It wasn’t a big lake as some of Minnesota’s Ten Thousand Plus lakes go..... but it was our lake. Me and my buddies. It was about a mile, as a young boy bicycles, from his home on St. Paul’s East Side. A.K.A. - the Dayton’s Bluff neighborhood. The Minnesota DNR describes it with just the facts.
"LAKE PHALEN: ON THE EASTSIDE OF ST. PAUL, BORDERING WITH MAPLEWOOD. • Main fish: Bluegill, perch, sunfish and northern pike • Size: 198-acre • Max. depth: 91 ft. Clarity: 17 ft. Source: Minnesota DNR."
I have many fond memories of that place. Each summer we traveled the short distance with our fishing poles and swimming suits. Well, there was one summer when I wasn’t allowed to go. My mom was terrified of me catching polio. Something about staying away from crowded beaches, I guess. In spring time the little creek connecting Phalen with several other lakes was full of crappies. We just filled our buckets with them. In summer, the beach was crowded with swimmers of all ages. I loved to swim and dive though one awful memory remains of a young girl pulled from the water not breathing. Then watching the lifeguards try to revive her.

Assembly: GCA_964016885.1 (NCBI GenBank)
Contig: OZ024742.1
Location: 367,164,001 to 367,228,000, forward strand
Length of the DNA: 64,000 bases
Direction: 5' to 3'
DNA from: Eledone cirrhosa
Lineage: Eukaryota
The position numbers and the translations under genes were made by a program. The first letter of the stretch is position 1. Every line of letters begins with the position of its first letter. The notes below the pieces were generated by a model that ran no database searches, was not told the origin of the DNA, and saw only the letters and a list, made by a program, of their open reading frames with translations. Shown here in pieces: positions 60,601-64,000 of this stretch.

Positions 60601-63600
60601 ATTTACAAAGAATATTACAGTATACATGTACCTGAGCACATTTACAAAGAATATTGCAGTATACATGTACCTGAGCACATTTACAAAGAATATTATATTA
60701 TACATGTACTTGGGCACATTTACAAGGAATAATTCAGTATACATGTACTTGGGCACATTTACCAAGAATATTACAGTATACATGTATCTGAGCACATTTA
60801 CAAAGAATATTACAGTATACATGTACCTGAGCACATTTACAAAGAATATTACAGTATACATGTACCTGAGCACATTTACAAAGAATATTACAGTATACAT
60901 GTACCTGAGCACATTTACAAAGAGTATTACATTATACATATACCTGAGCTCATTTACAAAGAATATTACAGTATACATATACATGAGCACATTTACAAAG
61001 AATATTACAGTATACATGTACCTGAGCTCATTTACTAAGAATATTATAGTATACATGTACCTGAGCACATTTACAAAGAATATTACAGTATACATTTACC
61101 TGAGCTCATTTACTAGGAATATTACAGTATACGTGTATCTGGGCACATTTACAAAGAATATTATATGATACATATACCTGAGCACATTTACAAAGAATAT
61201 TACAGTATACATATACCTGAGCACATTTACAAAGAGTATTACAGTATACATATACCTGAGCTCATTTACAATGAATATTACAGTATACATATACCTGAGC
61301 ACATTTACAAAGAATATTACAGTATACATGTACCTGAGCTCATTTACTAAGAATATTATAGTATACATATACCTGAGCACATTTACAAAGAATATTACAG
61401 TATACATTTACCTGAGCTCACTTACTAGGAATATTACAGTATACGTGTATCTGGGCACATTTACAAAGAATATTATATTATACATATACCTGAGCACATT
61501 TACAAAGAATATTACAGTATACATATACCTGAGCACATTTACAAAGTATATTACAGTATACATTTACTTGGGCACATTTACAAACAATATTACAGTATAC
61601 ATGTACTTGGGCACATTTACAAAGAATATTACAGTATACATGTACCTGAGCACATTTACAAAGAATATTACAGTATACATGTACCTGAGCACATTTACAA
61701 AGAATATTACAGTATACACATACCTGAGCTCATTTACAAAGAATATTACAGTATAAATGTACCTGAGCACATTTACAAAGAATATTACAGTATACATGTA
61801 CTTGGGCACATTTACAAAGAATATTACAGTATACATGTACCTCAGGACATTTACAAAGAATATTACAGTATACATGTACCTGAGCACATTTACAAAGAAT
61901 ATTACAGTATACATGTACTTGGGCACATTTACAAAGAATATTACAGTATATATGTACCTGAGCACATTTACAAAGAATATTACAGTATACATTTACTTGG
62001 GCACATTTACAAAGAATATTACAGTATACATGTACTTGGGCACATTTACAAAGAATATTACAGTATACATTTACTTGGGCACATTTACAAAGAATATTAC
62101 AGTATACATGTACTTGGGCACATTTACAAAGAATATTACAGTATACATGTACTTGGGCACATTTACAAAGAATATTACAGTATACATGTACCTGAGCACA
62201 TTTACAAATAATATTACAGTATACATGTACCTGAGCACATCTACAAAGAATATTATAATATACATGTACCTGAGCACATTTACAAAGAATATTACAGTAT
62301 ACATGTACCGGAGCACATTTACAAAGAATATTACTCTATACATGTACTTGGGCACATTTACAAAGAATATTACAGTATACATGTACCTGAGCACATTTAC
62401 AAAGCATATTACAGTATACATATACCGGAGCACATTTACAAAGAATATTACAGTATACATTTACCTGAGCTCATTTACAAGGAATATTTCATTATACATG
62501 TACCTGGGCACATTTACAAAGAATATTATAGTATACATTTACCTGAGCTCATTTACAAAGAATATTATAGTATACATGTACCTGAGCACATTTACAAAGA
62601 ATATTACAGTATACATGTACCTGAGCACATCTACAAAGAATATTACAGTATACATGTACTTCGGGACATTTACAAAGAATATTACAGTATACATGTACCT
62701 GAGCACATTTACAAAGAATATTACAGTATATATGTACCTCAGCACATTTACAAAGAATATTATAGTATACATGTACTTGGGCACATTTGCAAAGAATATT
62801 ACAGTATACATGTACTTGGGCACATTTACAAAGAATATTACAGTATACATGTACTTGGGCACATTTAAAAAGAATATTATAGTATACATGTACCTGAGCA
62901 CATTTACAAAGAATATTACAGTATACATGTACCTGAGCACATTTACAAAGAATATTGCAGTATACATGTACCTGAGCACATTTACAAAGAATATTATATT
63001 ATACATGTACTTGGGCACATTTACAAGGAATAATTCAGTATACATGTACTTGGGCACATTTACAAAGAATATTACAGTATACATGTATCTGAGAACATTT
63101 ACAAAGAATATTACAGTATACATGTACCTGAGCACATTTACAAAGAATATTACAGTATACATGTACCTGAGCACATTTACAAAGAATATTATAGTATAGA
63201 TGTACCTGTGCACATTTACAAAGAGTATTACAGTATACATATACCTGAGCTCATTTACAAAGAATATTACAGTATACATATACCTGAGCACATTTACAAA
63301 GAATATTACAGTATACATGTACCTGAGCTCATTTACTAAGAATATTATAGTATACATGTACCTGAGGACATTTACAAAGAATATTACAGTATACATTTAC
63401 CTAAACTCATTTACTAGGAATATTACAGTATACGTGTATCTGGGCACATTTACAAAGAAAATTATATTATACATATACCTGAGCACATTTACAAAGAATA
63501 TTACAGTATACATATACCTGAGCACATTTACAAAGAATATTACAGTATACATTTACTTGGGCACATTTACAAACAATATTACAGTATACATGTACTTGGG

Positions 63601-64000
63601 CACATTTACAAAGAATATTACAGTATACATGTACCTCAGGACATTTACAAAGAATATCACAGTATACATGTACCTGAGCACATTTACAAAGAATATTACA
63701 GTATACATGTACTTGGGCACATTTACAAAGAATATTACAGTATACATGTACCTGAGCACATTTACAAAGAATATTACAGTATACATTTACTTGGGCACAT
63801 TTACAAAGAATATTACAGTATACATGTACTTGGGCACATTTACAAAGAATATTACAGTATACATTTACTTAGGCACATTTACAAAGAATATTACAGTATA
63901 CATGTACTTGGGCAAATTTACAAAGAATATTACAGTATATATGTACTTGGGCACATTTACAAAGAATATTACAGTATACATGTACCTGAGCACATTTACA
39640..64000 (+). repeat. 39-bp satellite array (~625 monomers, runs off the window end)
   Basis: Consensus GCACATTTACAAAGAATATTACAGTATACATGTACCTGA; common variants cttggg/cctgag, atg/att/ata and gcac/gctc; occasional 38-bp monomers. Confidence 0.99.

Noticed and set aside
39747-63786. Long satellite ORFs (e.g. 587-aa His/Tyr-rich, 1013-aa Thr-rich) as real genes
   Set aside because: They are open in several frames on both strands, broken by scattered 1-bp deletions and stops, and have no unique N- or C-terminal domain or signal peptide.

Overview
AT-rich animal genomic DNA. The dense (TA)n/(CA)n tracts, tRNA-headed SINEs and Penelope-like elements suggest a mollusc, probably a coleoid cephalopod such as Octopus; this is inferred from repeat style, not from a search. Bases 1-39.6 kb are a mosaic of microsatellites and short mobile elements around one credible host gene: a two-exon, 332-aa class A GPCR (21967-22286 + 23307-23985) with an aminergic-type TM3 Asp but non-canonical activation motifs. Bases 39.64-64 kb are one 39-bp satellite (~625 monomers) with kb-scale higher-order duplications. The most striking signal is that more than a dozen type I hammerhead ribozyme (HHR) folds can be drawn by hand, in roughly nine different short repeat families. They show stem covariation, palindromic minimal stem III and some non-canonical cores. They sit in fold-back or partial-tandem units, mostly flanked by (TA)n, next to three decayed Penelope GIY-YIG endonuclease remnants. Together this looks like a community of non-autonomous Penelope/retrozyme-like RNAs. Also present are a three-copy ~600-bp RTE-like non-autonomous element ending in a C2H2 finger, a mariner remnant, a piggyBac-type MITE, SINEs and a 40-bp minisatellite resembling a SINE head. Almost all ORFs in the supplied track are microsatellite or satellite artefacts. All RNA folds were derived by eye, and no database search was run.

My dad was a 2nd generation German/American who grew up in the same neighborhood as I did. In those days canoeing was a popular activity on Lake Phalen and I’m quite certain he took a certain girl (my mom) from North St. Paul there as well. They both told me stories of the fabulous Ice Palace that had been built on the lake sometime in the thirties.
The lake is still there, of course, but different and yet the same. A recent article in the St. Paul Dispatch and Pioneer Press best describes it.
"The crush of urban life sometimes bumps up against nature at Lake Phalen, enveloped over time by St. Paul's blue-collar East Side. In many ways, Phalen is where old St. Paul and new St. Paul meet, where the bustling city gives way to a green, watery oasis. Swimmers flock to the sandy beach, and the playground pulses with wriggling kids and babies in bucket swings. Families picnic at rustic wooden tables in the shadow of a giant pavilion. But wander down the walking path encircling the lake and surprisingly tranquil stretches await beneath a canopy of gnarled oaks.
Lake Phalen is popular with fishermen and boaters, but of the quiet, old-school variety. Canoes, kayaks and sailboats slice through the water, while motors are restricted to electric trolling models. Anglers cluster at the pier and dot the shore, casting for panfish and filling plastic buckets with sunnies and crappies.
Next weekend, that gentle scene from St. Paul's past gives way to more recent traditions: a two-day Dragon Festival, a free and popular Pan-Asian expo of food, crafts, music, dancers, martial arts and dragon boat races."